J.: Writing of appropriate beads - I used a bead and glued a cap on to each to create the knobs. I know one can buy 3D printed knobs. That may be a good idea along with buying the grills for the top for a very professional look. 

The manufacturers ID medallion on the centre door is another jewellery finding filled with off-white nail polish. I actually wrote Lacanche on it!

KEEP GOING ...... you are almost there!

The top caused me the most angst .... I almost succumbed and spent money!!! No, that was not the idea! 

The burners - These are one part of a grommet in a couple of sizes. In the centre of the smaller three is part of a press stud - painted to match ... the ones in the larger grommet parts are just two things that were in my metal collection - also painted.  The grill was a challenge - shown is ribbed foam. B. had used this foam on the kitchen doors of the Swedish House to create the look of reeded doors. It was one of many ideas we tried.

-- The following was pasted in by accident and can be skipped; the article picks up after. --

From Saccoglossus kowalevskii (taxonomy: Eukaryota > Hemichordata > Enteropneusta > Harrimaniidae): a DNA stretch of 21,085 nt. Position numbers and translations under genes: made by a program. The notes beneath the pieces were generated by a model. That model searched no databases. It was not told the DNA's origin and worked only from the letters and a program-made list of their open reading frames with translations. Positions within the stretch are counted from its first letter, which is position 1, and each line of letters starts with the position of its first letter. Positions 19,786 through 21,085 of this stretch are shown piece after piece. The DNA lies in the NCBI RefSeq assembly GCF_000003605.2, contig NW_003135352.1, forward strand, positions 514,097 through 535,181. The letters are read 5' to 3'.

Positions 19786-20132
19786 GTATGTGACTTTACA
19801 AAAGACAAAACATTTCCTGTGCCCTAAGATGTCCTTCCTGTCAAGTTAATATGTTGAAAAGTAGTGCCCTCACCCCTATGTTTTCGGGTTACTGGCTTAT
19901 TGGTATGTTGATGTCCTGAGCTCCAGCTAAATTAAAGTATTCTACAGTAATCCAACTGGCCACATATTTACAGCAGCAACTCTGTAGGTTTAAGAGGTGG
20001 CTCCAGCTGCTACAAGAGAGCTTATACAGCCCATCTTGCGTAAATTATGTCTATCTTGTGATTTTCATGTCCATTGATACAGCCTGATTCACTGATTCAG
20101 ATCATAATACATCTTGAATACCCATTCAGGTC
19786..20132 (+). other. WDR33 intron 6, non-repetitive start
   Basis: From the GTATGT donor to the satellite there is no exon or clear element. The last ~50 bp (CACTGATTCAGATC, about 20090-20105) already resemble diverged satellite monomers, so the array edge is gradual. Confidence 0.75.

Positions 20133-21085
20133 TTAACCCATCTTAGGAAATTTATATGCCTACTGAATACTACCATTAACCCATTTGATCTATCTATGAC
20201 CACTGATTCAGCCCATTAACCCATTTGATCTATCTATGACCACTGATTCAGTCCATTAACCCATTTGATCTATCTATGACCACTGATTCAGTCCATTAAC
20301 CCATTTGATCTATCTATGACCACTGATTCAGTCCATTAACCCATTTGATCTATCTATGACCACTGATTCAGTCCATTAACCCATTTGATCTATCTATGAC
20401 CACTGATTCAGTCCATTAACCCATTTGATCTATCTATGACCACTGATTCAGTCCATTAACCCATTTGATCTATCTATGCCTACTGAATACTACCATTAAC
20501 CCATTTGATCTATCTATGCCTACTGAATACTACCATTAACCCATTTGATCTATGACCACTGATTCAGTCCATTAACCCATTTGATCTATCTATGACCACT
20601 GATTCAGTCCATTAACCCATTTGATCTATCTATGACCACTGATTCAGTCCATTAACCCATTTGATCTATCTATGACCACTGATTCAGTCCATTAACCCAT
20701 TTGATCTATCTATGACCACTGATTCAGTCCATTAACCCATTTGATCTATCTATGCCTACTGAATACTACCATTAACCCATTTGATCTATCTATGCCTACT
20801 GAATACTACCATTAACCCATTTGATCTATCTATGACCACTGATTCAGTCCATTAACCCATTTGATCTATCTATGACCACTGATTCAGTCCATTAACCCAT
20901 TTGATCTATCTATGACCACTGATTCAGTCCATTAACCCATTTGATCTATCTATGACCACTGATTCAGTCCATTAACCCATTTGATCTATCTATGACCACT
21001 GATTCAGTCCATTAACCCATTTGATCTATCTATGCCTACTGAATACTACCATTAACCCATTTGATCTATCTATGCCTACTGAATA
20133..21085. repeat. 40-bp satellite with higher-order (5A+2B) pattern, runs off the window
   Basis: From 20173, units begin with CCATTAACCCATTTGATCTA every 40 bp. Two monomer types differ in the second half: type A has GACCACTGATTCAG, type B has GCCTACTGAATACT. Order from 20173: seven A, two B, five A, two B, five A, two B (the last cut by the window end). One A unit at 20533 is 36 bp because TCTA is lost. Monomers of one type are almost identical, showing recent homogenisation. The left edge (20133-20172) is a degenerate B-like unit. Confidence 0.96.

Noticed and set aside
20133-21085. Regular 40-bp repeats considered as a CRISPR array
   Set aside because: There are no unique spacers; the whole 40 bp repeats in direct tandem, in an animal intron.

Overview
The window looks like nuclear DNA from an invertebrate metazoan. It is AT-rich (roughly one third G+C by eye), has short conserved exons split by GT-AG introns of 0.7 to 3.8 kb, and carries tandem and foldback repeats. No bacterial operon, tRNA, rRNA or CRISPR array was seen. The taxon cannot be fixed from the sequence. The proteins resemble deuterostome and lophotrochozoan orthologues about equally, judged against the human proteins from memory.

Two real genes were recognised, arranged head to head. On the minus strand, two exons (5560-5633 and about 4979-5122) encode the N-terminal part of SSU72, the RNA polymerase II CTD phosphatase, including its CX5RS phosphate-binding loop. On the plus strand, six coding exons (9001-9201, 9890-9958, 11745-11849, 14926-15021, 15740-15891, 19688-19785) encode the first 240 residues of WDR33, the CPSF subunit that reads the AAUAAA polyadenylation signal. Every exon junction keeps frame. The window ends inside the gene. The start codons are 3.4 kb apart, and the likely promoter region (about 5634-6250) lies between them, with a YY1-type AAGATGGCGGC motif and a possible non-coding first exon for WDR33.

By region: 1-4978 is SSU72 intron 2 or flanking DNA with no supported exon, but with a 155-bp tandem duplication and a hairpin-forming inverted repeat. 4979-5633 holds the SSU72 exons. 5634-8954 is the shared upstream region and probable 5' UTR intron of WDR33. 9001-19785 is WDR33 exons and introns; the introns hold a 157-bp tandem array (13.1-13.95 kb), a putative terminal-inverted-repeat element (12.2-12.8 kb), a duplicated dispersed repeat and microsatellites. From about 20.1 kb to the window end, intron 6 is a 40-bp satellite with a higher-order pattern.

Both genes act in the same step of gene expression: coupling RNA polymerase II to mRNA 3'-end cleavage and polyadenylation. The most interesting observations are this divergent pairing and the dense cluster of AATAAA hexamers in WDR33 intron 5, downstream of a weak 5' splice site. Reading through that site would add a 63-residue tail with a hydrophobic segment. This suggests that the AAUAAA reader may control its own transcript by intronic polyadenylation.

In the end I found a section from a lead stove kit to suggest a grill shown in one of the final pics.

Maybe we should have tea and cookies and smell the roses!

You need to be in a Zen frame of mind when you are saving yourself a LOT of money by DIY.

The finish is almost in reach!

Roast lamb by my wonderful friend Fatima, of Beauxminis and VancouverDollhouseMiniatureShow. Look for her detailed tutorials on Instagram for inspiration. 

Elizabeth of offers two stove tutorials - search the archives for Home on the Range 4th April 2014 and Land's End 30th August 2014.  Just go there and disappear for a few hours into the wonderful world of Elizabeth's StudioE.

Of course to patience personified #1 husband B. many thanks!

Saturday, February 20, 2021

Parcel Arrives: